AI copyright lawyers
Third party software that can detect if your work is being used to train an AI
Marketplaces where you can sell your work to AI companies for training
Gig economies of producing work for AI training
Data is to AI what oil is to cars. Massive quantities of data is needed to train AI’s for commercial use, and any attempt to skimp on the amount of this data can result in a staggering lack of accuracy. But you already knew this, mostly because I just told you. However, it’s often overlooked exactly where this data comes from.
Access to large, labelled data sets is actually harder to come by than you may think, and this skews the favour massively into already established data giants like Google, Meta, Microsoft and Amazon. And it’s not just the pure size of data sets that is giving these monoliths an edge. For data to be worth anything, it needs to be refined just like oil, well not just like oil but you get what i mean, don’t get snarky with me on my own website. Refinement here means correct labelling, so the AI’s understand what is being fed to them. The large workforce, endless cash reserves and access to data on pretty much every person alive means that tech giants can build a monopoly on exactly the kind of data that commercial AI needs to be trained on.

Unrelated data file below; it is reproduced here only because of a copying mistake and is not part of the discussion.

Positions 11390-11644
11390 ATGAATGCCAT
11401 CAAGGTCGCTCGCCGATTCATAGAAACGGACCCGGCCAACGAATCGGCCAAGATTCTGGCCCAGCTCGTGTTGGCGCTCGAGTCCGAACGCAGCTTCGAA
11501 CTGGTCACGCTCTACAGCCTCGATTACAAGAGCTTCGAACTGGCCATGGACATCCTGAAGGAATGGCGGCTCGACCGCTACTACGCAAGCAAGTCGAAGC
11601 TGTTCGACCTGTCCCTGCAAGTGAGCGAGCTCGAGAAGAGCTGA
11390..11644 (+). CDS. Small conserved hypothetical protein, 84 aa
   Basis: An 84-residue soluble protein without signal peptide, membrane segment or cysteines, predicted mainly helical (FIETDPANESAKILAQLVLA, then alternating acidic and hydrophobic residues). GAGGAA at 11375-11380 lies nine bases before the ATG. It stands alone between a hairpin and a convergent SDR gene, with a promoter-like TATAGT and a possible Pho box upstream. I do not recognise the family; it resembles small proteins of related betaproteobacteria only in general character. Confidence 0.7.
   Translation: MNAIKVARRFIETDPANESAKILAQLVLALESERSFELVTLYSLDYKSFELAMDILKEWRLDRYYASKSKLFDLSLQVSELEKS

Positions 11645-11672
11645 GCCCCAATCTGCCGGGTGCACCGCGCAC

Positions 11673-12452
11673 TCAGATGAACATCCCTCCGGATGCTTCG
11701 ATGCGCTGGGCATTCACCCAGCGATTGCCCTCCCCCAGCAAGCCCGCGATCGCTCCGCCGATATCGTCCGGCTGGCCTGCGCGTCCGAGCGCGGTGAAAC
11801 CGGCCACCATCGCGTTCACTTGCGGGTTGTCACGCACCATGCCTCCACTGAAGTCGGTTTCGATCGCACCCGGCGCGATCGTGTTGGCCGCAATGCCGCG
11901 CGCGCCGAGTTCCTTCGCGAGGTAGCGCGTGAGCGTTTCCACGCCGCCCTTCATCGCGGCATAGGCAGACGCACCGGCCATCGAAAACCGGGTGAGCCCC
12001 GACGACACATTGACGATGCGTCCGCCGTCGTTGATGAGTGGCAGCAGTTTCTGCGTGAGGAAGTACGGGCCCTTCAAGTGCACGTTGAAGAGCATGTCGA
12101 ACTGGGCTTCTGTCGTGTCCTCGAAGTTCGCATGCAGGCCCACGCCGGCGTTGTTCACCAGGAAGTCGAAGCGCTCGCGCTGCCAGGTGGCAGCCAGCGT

Case in point, the reason Google constantly asks you for road/vehicle themed Captchas is because they use that labelled data to train their self-driving cars to recognise obstacles.
Imagine you want to create an AI application that helps users predict their future needs, and you have to compete with Amazon who have access to billions of user’s data, shipping routes, access to the floorplans of millions of homes, billions of seconds of test recordings of conversations, recordings from doorbell cameras and the hosting details of around 50% of the world’s online infrastructure. And you have an Excel spreadsheet of how many times your buddy Dave orders Deliveroo over a six month period. You’re going to lose, and lose hard. This innate lack of access to quality data will naturally limit competition, and if you’re a free market capitalist, that means a lack of quality.
Until we level the playing field in access to data, the field as a whole is going to suffer, which means less public benefit from commercial AI.
Expansion of data protection and monopoly regulations
Antitrust lawsuits against big tech companies for monopolising data
Outsourced data labelling/creation companies